Let a regular army, fully equal to the resources of the country, be formed; and let it be entirely at the devotion of the federal government; still it would not be going too far to say, that the State governments, with the people on their side, would be able to repel the danger. The highest number to which, according to the best computation, a standing army can be carried in any country, does not exceed one hundredth part of the whole number of souls; or one twenty-fifth part of the number able to bear arms. This proportion would not yield, in the United States, an army of more than twenty-five or thirty thousand men. To these would be opposed a militia amounting to near half a million of citizens with arms in their hands, officered by men chosen from among themselves, fighting for their common liberties, and united and conducted by governments possessing their affections and confidence. It may well be doubted, whether a militia thus circumstanced could ever be conquered by such a proportion of regular troops. Those who are best acquainted with the last successful resistance of this country against the British arms, will be most inclined to deny the possibility of it. Besides the advantage of being armed, which the Americans possess over the people of almost every other nation, the existence of subordinate governments, to which the people are attached, and by which the militia officers are appointed, forms a barrier against the enterprises of ambition, more insurmountable than any which a simple government of any form can admit of. Notwithstanding the military establishments in the several kingdoms of Europe, which are carried as far as the public resources will bear, the governments are afraid to trust the people with arms. And it is not certain, that with this aid alone they would not be able to shake off their yokes. But were the people to possess the additional advantages of local governments chosen by themselves, who could collect the national will and direct the national force, and of officers appointed out of the militia, by these governments, and attached both to them and to the militia, it may be affirmed with the greatest assurance, that the throne of every tyranny in Europe would be speedily overturned in spite of the legions which surround it. Let us not insult the free and gallant citizens of America with the suspicion, that they would be less able to defend the rights of which they would be in actual possession, than the debased subjects of arbitrary power would be to rescue theirs from the hands of their oppressors. Federalist # 46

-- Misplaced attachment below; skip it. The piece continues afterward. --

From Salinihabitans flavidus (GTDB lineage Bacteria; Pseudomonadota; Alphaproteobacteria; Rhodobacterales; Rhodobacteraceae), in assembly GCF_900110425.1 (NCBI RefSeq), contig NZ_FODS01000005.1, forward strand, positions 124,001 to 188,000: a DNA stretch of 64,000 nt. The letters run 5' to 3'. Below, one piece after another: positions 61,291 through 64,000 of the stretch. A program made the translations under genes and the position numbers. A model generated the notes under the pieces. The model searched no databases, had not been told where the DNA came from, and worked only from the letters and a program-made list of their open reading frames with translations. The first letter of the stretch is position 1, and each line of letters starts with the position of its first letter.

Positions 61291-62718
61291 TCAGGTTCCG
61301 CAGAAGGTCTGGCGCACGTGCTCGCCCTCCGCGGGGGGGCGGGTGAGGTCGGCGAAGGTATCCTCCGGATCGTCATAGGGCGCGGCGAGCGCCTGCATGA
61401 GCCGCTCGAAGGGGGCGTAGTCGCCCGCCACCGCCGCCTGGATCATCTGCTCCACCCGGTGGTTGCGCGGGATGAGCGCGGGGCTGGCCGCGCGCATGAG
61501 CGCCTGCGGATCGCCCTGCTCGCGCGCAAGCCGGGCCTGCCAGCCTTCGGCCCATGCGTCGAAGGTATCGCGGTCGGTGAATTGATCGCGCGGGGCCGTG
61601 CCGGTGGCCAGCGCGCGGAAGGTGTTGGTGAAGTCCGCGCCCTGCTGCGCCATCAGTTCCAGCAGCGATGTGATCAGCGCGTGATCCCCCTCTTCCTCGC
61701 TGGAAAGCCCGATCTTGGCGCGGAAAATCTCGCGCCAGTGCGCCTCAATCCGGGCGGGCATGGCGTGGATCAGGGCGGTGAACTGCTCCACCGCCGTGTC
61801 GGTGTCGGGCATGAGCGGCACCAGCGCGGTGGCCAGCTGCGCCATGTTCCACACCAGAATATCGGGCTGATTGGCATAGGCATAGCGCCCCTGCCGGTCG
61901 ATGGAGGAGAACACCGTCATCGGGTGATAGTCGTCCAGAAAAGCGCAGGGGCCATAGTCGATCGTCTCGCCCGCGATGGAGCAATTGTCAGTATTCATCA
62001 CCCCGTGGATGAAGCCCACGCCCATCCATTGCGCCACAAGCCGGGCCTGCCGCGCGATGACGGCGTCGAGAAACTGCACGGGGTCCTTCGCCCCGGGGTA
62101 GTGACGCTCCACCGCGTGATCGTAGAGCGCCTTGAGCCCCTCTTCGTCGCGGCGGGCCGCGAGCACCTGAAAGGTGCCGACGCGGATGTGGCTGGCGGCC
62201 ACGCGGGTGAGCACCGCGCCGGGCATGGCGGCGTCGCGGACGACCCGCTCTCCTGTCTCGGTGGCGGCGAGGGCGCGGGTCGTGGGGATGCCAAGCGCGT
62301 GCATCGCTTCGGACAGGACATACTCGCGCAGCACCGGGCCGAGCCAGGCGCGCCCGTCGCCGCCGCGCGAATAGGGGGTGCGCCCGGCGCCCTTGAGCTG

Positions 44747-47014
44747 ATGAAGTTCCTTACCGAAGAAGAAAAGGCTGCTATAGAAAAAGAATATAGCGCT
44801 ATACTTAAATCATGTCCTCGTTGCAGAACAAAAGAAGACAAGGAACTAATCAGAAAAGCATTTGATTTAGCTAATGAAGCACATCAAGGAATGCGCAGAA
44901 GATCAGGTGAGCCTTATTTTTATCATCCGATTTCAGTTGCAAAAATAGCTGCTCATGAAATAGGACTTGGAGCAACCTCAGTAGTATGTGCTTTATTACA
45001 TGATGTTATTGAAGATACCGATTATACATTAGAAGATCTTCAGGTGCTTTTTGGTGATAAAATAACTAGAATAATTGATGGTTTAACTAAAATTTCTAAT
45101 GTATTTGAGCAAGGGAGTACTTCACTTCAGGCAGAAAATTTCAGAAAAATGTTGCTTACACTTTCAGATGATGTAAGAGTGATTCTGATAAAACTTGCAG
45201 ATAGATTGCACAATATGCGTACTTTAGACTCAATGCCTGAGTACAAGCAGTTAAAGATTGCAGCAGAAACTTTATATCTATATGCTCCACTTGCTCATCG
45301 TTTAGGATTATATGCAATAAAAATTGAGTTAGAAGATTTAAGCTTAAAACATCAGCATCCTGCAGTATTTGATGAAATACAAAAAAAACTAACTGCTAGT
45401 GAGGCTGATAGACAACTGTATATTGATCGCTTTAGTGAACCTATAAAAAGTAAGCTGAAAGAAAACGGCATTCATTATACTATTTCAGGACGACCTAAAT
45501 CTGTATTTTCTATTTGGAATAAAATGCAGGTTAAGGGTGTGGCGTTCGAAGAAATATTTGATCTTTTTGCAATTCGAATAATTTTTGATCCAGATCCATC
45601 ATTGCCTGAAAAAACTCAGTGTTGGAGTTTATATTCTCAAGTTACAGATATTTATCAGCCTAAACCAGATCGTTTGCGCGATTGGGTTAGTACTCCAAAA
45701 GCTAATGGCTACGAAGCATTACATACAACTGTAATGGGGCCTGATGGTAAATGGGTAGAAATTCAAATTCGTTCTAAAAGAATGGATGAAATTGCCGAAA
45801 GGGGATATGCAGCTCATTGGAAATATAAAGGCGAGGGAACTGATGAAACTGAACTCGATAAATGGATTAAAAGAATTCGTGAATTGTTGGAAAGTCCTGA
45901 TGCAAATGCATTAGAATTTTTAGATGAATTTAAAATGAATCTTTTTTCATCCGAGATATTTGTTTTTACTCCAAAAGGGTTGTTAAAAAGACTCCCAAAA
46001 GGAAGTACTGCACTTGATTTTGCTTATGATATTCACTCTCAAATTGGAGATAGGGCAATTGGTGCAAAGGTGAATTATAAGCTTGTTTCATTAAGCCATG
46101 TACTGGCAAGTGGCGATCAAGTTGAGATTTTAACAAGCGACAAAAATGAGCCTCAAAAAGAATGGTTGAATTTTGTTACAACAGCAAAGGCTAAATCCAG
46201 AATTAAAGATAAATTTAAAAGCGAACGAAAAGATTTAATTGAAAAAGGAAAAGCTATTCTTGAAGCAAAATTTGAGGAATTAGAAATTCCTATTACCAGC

[A] government resting on a minority is an aristocracy, not a Republic, and could not be safe with a numerical and physical force against it, without a standing army, an enslaved press, and a disarmed populace.
...the loyalists in the beginning of the late war, who objected to associating, arming and fighting, in defense of our liberties, because these measures were not constitutional. A free people should always be left... with every possible power to promote their own happiness.
If the representatives of the people betray their constituents, there is then no recourse left but in the exertion of that original right of self defense which is paramount to all positive forms of government. Federalist # 28
Little more can reasonably be aimed at with respect to the people at large than to have them properly armed and equipped... Federalist # 29
Further in Federalist #29, Hamilton discusses militias and standing armies in detail. He argues against a formal standing army recommending ...an excellent body of well trained militia ready to take the field whenever the defense of the State shall require it. This will not only lessen the call for military establishments, but if circumstances should at any time oblige the government to form an army of any magnitude, that army can never be formidable to the liberties of the people while there is a large body of citizens, little if at all inferior to them in discipline and the use of arms who stand ready to defend their own rights and those of their fellow citizens. If Hamilton expected the militia to be able to stand up to and oppose the regular army, if necessary, with what would they be expected to fight, if not their own arms? That entire exposition, assuming that people would always possess their own weapons with which they could defend the Peoples liberties against any formal military establishment of the State which might turn tyrannical, clearly shows that the idea of disarming the people was so foreign to their thinking, that they didnt even consider it as a real possibility.
Democracy is two wolves and a lamb voting on what to have for lunch. Liberty is a well-armed lamb contesting the vote.
(Virginia delegate to the Constitutional Convention of 1787, Delegate to the Virginia Constitutional Ratification Convention of 1788, helped Thomas Jefferson draft the Virginia Declaration of Rights which served as the basis for the U.S. Bill of Rights)